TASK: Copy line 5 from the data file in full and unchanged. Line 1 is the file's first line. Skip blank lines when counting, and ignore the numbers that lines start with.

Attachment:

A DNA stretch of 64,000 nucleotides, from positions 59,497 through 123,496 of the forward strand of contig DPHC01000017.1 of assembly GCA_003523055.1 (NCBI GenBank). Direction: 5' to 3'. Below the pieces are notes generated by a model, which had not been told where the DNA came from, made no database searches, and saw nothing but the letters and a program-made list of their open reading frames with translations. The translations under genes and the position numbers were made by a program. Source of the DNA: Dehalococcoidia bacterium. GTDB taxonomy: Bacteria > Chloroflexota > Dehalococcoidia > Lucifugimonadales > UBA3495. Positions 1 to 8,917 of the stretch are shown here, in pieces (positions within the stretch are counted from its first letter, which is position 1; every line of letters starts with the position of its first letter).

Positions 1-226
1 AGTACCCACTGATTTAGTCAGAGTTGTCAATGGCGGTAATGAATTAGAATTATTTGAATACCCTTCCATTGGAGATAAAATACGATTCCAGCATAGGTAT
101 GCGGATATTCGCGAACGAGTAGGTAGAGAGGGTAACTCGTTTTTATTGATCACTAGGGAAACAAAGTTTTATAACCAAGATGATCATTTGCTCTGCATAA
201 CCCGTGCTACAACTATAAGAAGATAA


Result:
201 CCCGTGCTACAACTATAAGAAGATAA